In the multiple dimensions of poverty measurement, all needs and groups should be captured, including people in remote areas not covered in the national household income and basic amenities survey and those who are awaiting citizenship status.
Action should be taken to ensure levelling-up in health care services provision so that no one is left behind.
Governance To Be Representative And Broad-based
Both the proposed Health Reform Commission and the White Paper Advisory Council need to have equitable representation from Peninsular and East Malaysia and key stakeholders, including consumers and implementers with lived experience.
They should commit to establishing and maintaining transparent systems to enable public monitoring of whether the service is reaching the marginalised and providing quality universal health coverage.
Avenues for consultation with persons with lived experience of physical and mental health conditions should be created at all levels of planning, decision-making, and service delivery.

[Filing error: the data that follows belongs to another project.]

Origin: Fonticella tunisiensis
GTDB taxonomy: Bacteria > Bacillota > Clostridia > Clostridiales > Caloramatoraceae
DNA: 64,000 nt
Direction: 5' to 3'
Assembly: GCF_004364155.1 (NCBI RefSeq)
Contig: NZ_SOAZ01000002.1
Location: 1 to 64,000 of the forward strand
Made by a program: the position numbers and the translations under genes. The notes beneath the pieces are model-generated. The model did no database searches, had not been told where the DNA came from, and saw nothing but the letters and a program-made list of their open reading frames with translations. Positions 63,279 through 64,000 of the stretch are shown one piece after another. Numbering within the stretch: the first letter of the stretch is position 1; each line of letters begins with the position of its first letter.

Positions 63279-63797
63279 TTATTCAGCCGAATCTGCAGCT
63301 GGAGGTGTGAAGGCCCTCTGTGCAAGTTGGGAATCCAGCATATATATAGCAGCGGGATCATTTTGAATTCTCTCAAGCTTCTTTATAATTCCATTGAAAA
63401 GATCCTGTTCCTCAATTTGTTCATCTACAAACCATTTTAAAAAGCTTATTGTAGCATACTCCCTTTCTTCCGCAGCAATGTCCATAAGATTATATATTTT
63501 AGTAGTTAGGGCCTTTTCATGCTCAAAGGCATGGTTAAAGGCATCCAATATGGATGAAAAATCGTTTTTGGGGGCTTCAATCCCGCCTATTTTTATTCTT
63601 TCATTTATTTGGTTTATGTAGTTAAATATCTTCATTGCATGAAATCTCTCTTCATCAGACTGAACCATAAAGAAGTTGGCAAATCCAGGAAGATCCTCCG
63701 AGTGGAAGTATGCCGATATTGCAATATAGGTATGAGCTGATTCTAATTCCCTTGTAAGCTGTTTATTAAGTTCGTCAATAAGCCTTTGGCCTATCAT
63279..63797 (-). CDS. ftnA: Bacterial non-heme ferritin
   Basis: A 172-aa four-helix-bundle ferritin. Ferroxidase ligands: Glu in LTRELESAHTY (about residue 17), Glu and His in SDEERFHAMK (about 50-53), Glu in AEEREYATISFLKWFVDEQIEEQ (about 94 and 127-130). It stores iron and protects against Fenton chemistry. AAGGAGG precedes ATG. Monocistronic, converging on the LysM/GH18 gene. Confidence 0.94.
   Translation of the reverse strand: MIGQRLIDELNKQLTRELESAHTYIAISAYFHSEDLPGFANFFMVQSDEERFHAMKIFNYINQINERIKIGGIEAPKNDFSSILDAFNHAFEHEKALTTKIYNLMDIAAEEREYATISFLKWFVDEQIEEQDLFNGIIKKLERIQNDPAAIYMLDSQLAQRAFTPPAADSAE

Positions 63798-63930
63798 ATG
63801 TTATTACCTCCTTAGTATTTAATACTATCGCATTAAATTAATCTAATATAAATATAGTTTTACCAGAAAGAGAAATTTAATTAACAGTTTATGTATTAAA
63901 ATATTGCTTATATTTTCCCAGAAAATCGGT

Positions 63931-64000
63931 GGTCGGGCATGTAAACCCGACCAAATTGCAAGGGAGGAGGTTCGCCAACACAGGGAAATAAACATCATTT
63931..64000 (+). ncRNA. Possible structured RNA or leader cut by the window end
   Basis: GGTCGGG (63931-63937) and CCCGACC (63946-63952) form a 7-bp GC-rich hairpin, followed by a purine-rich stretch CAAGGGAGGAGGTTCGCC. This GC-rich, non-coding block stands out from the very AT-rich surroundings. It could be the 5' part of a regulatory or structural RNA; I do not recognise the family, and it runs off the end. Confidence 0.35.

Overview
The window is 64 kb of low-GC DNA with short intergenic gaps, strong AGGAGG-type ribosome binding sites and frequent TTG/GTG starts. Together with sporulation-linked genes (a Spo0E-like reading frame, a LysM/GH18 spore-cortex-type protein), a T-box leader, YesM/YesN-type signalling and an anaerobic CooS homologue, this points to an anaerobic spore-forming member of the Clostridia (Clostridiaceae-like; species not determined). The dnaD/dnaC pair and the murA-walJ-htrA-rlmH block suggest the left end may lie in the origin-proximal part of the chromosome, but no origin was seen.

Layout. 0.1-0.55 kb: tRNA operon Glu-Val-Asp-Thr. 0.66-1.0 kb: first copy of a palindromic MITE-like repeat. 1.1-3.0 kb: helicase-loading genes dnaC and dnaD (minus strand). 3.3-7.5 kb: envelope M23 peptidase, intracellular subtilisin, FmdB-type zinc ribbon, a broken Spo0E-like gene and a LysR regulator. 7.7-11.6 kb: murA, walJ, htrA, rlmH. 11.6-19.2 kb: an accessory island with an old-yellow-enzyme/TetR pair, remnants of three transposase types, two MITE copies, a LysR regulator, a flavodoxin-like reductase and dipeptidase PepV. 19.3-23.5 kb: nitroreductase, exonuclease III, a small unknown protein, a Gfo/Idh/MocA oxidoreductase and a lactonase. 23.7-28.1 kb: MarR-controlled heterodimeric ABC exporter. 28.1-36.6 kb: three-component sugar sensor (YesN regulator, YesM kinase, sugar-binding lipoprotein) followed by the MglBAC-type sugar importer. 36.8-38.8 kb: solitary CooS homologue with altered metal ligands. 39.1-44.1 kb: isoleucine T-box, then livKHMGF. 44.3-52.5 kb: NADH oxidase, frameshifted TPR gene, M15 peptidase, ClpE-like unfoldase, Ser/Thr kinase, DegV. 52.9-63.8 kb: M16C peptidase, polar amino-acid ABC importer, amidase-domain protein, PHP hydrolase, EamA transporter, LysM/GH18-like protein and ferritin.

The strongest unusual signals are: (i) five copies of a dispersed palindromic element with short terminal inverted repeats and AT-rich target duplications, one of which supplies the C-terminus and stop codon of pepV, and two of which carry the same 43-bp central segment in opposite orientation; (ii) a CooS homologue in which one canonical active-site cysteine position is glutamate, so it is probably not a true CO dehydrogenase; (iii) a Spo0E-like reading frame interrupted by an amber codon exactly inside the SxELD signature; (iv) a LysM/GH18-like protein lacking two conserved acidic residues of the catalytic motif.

Legislation should also be enacted to establish a Health Ombudsman so there will be an independent channel to deal with patient’s complaints.
Utilising Technology And Enabling Access
The future of health care will involve creative, effective use of technology both to share information and training, and to enable early intervention, treatment and specialist support in remote locations.
For Sarawak, there is an urgent need for the essential infrastructure to be made available throughout the State. Being able to gain a reliable internet signal is not an adequate measure of internet accessibility.
As the school lockdown during the Covid-19 pandemic exposed, many are able to send text messages but cannot download data, while others have no internet access at all.
By 2030, the goal should be to provide telemedicine services to all rural clinics and to distribute the latest technologies (e.g. cervical and breast cancer screening) that enable early detection of conditions even in remote areas.
National policy decisions, e.g. the “acceptance of online payments only” for Ministry of Health services, may aggravate their access and utilisation in already underserved areas.
Addressing Health Holistically